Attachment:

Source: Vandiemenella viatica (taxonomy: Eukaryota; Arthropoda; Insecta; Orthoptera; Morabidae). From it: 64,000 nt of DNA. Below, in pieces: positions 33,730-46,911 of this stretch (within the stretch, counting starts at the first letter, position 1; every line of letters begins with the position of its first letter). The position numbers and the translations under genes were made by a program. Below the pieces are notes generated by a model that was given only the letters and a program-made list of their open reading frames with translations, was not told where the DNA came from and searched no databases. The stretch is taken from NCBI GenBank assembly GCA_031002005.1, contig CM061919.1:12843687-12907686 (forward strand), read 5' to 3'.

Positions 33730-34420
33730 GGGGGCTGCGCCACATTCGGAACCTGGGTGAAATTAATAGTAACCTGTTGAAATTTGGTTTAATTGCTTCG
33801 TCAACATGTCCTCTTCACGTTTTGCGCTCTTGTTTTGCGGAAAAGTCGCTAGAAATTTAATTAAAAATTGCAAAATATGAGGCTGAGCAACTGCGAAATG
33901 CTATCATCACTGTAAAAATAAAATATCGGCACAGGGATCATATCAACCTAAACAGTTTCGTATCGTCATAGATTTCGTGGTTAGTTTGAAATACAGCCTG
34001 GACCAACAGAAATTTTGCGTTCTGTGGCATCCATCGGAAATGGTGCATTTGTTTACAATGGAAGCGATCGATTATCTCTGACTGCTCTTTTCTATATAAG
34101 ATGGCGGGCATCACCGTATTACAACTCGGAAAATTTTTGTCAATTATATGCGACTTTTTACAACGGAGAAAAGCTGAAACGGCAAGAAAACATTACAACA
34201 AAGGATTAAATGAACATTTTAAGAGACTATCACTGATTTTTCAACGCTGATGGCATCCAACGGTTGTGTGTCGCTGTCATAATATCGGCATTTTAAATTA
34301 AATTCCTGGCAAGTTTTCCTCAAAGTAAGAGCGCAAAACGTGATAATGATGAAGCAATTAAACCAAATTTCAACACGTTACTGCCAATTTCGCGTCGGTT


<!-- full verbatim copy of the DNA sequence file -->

Source: Vandiemenella viatica (taxonomy: Eukaryota; Arthropoda; Insecta; Orthoptera; Morabidae). From it: 64,000 nt of DNA. Below, in pieces: positions 33,730-46,911 of this stretch (within the stretch, counting starts at the first letter, position 1; every line of letters begins with the position of its first letter). The position numbers and the translations under genes were made by a program. Below the pieces are notes generated by a model that was given only the letters and a program-made list of their open reading frames with translations, was not told where the DNA came from and searched no databases. The stretch is taken from NCBI GenBank assembly GCA_031002005.1, contig CM061919.1:12843687-12907686 (forward strand), read 5' to 3'.

Positions 33730-34420
33730 GGGGGCTGCGCCACATTCGGAACCTGGGTGAAATTAATAGTAACCTGTTGAAATTTGGTTTAATTGCTTCG
33801 TCAACATGTCCTCTTCACGTTTTGCGCTCTTGTTTTGCGGAAAAGTCGCTAGAAATTTAATTAAAAATTGCAAAATATGAGGCTGAGCAACTGCGAAATG
33901 CTATCATCACTGTAAAAATAAAATATCGGCACAGGGATCATATCAACCTAAACAGTTTCGTATCGTCATAGATTTCGTGGTTAGTTTGAAATACAGCCTG
34001 GACCAACAGAAATTTTGCGTTCTGTGGCATCCATCGGAAATGGTGCATTTGTTTACAATGGAAGCGATCGATTATCTCTGACTGCTCTTTTCTATATAAG
34101 ATGGCGGGCATCACCGTATTACAACTCGGAAAATTTTTGTCAATTATATGCGACTTTTTACAACGGAGAAAAGCTGAAACGGCAAGAAAACATTACAACA
34201 AAGGATTAAATGAACATTTTAAGAGACTATCACTGATTTTTCAACGCTGATGGCATCCAACGGTTGTGTGTCGCTGTCATAATATCGGCATTTTAAATTA
34301 AATTCCTGGCAAGTTTTCCTCAAAGTAAGAGCGCAAAACGTGATAATGATGAAGCAATTAAACCAAATTTCAACACGTTACTGCCAATTTCGCGTCGGTT